Our first stop was the gallery operated by faculty member, artist and coach Eddie Ray Watson. An engaging gentleman of about my own age, Watson has used his considerable talents in several fields and on a variety of levels. The first was as a gifted athlete, a college football player at the University of Arkansas-Pine Bluff, as well as for Ottawa of the Canadian Football League, and then as an award-winning high school coach. His friends include dozens of famous professional sports stars of the past 40 years.
But what is most notable today about Watson are his paintings. They’re colorful, topical and almost instantly accessible, capturing people and events in ways that delight the eye. They are a who’s-who of black personalities and history, making their subjects live in ways that go beyond the images themselves. He proudly displays a letter on White House stationery containing a personal thank-you from Barack Obama for a series of drawings he did of the former president and his family.
As Brandon continued his tour, the answers to some of my anticipated questions became apparent. I asked him why he didn’t attend college closer to his home, such as at nearby Wichita State. He answered that his original goal was to attend the University of Kansas, but a visit to Wiley, and the offer of a considerable scholarship, made it seem a better choice.
Everywhere we went, people recognized Brandon and either shouted out greetings or came up and said hello, sometimes embracing him. The affection was unforced but palpable. And so it wasn’t necessary to ask directly what was the appeal of a historical black college—it’s not so much about racial identity or social justice or a larger sense of mission. It’s simply the personal contacts and a feeling of belonging. For most of us, that’s what we build our lives around.
That same sense resonated that evening in a different way. I received a call from David Holloway, a local resident and member of the bicycle club in Marshall. He said he was getting together with a group of interesting friends that evening and asked would I like to come join them. Of course I said yes.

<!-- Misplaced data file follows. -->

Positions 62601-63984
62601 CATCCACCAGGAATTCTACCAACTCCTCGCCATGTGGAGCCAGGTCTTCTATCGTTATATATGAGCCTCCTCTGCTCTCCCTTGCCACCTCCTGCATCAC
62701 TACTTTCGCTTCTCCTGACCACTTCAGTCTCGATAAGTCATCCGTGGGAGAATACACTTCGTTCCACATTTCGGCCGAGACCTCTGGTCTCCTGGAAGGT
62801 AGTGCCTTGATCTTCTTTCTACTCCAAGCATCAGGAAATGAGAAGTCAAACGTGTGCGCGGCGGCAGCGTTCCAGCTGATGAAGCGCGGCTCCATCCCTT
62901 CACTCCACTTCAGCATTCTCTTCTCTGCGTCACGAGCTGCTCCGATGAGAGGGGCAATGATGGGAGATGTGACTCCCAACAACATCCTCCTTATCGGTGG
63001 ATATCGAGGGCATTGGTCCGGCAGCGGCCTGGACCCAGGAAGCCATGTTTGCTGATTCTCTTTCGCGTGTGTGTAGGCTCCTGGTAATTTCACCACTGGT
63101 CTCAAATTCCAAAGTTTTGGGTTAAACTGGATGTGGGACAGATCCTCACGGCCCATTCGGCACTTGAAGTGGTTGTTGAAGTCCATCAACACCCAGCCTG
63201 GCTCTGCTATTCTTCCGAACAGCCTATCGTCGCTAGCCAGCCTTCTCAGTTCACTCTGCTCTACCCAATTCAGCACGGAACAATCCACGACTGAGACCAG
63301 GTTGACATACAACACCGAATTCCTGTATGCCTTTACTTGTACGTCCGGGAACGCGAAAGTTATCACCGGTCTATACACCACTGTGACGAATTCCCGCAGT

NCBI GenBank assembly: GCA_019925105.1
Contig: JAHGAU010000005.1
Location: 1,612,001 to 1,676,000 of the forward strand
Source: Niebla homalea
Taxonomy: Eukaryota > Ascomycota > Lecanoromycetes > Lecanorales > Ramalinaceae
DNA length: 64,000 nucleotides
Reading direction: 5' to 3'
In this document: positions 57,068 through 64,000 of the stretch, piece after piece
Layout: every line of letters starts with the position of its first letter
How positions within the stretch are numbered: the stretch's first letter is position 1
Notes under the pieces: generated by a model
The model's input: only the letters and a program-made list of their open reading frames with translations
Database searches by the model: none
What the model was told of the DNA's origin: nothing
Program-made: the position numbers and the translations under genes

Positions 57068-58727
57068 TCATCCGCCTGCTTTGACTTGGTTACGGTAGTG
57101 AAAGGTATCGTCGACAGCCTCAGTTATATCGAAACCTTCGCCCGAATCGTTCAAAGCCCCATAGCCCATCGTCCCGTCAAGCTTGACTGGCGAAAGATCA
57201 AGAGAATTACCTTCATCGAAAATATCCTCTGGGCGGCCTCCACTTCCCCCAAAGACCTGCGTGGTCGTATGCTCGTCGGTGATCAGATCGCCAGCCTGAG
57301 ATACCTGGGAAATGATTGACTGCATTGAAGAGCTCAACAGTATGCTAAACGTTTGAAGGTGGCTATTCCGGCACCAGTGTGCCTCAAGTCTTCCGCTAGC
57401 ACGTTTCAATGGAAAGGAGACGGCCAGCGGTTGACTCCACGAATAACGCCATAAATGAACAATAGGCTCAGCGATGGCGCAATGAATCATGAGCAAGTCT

David was kind enough to pick me up at my motel some distance south of the downtown area. I met him, his family, and his sister Amanda who was visiting from Houston with one of her adopted children. From their beautiful restored historic home, we proceeded to their friends’ house, who for reasons that will be apparent I will not mention by their real names.
One tends not to think of East Texas as an international destination, and in general Texas has a largely undeserved reputation as insular and unconcerned about the rest of the world. That would be an inaccurate impression. David and Amanda were raised as the children of an Air Force officer posted at several foreign bases, including some years in Greece. And somehow they developed an affection for Eastern Europe.
Their friends, both socially and as members of an evangelical church, have connections with Ukraine, Russia and the mostly unknown nation of Moldova, independent since the breakup of the Soviet Union in the early 1990s. Through a series of coincidences and connections, they have ended up in Marshall, both as legal and undocumented immigrants. And as a result they have very much made themselves part of the local community.
Amanda’s connection is a personal one. Over the past half-dozen or so years, she has sponsored and adopted a series of orphans from the former Soviet republics, not infants but teenagers who faced extremely uncertain and potentially grim futures after being forced to leave orphanages in their home countries.
David has more of a social and business interest. “I like folks from all over the world, and these are good people. They’re fair and they work hard. They catch on really quickly and they fit in.”
Our host, whom I’ll call “Misha,” came to Texas three years ago from Moldova with his wife and daughter, requesting refugee visas that have yet to be issued. Technically, they do not have legal status. “Back home, if I worked hard, I got nothing,” he told me. “Here if I want a guitar or a computer, I work for it and I buy it with the money I make. I like my life.”
I asked if he were concerned about a threatened crackdown on illegal immigrants. “I’m not worried,” he insisted with a smile. “We like it here. This is where we belong. We’ll find a way to stay.”
Again I sensed another contradiction about Texas and Texans. They are not xenophobes, ignorant of and resentful about the rest of the world. They respect anyone willing to come here, work hard and fit into their communities. I strongly suspect that if Misha and his family ran afoul of the immigration authorities, people like David, Amanda and their friends and neighbors would go to some length to see that justice and the right thing were done.
The view from the bike seat on a back road in a pretty but hilly portion of the Piney Woods of East Texas:
Statue of Hollywood singing cowboy Tex Ritter at the Texas Country Music Hall of Fame in Carthage:
Extraordinarily talented artist, athlete and coach Eddie Ray Watson at his gallery in Marshall:
Some of the art on display at Watson’s gallery:
A section of a stained glass window at the Wiley College Chapel: